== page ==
Unlocking the Secrets of the 2014 — and 2016 — Elections
After nearly a month of forensic analysis, the 2014 midterm elections are shedding more clues than a late-night CSI marathon. While the initial diagnosis spelled disaster for Democrats, a more nuanced examination reveals encouraging data for progressive candidates running in 2016.
Consider the national survey we conducted with pollster Stan Greenberg and Democracy Corps. It surveyed both the 2014 electorate and likely 2016 voters and found that Democrats hold a 7-point advantage in the next presidential race. (November 8, 2016, may seem far off but, if history is a guide, the first presidential hopefuls will declare their candidacies in the next 30 to 40 days.)
Here, then, are the five most telling secrets of the 2014 elections. And why I remain hopeful as the 2016 presidential spectacle kicks off.
The Electoral Power of African Americans, Latinos, Single Women and Young Voters is Growing
The Rising American Electorate (RAE), which includes unmarried women, African Americans, Latinos and young voters, grew in strength this election year. Although they did not turn out at the polls in presidential-year numbers, members of Rising American Electorate represented 45 percent of all voters, or three points higher than in the 2010 midterms. Consolidating what we know after a decade’s worth of research on the RAE, our future models predict that these traditionally under-represented Americans will represent a majority of all voters by the 2016 presidential race — or at least 50 percent of the electorate for the first time in our nation’s history.
For more than a year, we have been predicting that unmarried women would follow traditional mid-term election drop-off trends. That is, they would shy away from the polls during the midterms following the historic turnout rates we have seen in past presidential years. But a closer inspection of exit polls reveals that the share of unmarried women actually grew this year as compared to the last midterm election. They represented 22 percent of all voters, one point higher than in the 2010 midterms. At the same time, the share of married women in the voting pool is predicted to decline in 2016. The result is that the electoral power of unmarried women—reliable supporters of progressive candidates—is growing.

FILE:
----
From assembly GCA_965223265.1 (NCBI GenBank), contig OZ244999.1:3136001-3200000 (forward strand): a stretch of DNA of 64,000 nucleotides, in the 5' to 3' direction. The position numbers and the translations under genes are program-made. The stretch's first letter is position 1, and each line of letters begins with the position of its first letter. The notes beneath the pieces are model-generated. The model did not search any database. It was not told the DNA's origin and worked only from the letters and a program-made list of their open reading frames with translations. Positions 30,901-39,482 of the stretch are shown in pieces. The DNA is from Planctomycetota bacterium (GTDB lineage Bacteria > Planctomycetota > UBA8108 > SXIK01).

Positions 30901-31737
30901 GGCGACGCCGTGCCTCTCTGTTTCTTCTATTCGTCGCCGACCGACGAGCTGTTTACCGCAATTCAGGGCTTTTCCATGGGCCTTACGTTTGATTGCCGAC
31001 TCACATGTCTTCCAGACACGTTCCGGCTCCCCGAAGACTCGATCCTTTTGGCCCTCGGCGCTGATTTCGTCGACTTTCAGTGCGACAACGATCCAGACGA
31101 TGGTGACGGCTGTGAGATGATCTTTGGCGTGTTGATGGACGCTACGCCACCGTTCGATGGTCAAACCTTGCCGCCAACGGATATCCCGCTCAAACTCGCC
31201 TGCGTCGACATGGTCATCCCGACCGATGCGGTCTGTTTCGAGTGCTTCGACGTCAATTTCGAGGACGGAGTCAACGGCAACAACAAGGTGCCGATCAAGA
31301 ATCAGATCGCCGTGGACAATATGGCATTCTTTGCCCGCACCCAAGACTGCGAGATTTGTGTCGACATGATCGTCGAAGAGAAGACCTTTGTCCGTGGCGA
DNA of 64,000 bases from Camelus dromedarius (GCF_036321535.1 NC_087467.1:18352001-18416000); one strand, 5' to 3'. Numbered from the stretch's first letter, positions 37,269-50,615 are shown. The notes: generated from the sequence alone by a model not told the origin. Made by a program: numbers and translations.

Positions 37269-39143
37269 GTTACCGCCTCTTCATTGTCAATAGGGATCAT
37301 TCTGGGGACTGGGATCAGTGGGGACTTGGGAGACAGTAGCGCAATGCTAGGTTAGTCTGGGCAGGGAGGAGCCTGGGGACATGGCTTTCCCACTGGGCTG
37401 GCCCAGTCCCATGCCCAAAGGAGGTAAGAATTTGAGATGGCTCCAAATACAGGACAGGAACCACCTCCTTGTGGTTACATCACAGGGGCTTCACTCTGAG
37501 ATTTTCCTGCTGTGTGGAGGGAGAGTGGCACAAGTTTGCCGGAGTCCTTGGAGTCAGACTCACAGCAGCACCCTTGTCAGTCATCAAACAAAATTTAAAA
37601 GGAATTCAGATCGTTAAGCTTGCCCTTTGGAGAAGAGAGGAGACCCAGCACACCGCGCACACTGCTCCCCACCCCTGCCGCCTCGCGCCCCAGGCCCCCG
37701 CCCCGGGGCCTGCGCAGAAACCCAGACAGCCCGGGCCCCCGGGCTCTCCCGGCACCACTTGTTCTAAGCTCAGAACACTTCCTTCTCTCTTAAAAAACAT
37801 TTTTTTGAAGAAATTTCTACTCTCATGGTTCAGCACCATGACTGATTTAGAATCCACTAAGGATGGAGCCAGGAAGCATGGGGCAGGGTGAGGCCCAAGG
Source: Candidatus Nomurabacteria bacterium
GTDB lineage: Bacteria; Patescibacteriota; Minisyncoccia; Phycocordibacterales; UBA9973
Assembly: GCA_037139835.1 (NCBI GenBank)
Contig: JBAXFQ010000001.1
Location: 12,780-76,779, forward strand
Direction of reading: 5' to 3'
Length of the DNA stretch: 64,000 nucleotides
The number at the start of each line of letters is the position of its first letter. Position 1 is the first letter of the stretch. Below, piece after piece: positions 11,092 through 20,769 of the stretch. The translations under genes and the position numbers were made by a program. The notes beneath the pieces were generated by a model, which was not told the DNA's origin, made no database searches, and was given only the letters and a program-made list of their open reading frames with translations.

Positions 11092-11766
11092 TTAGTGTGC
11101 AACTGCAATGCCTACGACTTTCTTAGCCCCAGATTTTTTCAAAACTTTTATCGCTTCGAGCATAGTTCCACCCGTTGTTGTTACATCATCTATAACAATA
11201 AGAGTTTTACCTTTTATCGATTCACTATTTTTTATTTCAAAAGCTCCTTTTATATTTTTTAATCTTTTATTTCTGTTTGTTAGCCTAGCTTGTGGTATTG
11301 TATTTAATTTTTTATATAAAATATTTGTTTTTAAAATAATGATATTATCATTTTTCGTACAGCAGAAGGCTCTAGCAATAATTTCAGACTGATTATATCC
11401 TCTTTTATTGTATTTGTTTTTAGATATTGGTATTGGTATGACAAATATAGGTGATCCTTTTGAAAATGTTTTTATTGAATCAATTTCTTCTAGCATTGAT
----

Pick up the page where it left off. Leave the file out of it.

And there’s fresh evidence of the power of unmarried women voters in key Senate states, too. According to recent exit polls, the marriage gap (the difference in the party preferences of married and unmarried women) was 12 points greater for Democratic candidates in Senate battleground states than it was nationally.
Unmarried Women Are Rock-Solid Supporters of Progressive Candidates
The growing number of unmarried women should be welcome news for progressive candidates. Unmarried women this year favored Democratic candidates over Republicans by 60 percent to 38 percent, or a margin of +22 points, according to the exits polls. In 2010, by contrast, that margin was +16. The support of unmarried women for Democrats is expanding at the same time their population explodes.
Unmarried Women Want Progressive Economic Policies
When midterm voters got a chance to vote directly on progressive economic policies, their support was overwhelming. Voters in Alaska, Arkansas, Nebraska and South Dakota all voted to increase the minimum wage. And in New Jersey, measures to guarantee paid sick leave for workers also passed on Election Night.
Unmarried women, who are often financially strapped, told us in our election-weeksurvey with Democracy Corps that they are looking for candidates who know what it’s like to “walk in their shoes” — candidates who understand the day-in-and-day-out struggles for equal pay, health care, child and family care, education and tuition assistance. These single women want an economic agenda that works for them and the middle class — guaranteeing minimum wage increases, paycheck fairness and paid sick days. And they tell us that politicians who support these policies will win their support, in droves, come 2016.
Likely Voters in 2016 Support Progressive Candidates
Among all likely 2016 voters, Republicans have not raised their odds of electing a president. Our election-week survey shows that, in a presidential race, Democrats have a 7-point advantage in party identification for 2016.
The clues we are seeing today reinforce what we knew all along. The 2014 midterm map was next-to-impossible for progressive candidates. And presidential-year voters are different, and vote very differently than the midterm electorate. Come Election Day 2016, many midterm voters may very well experience a national case of buyer’s remorse and progressive candidates could be celebrating a very different outcome on November 8.
—Page Gardner is founder and president of the Women’s Voices Women Vote Action Fund.
—Originally published in The Hill.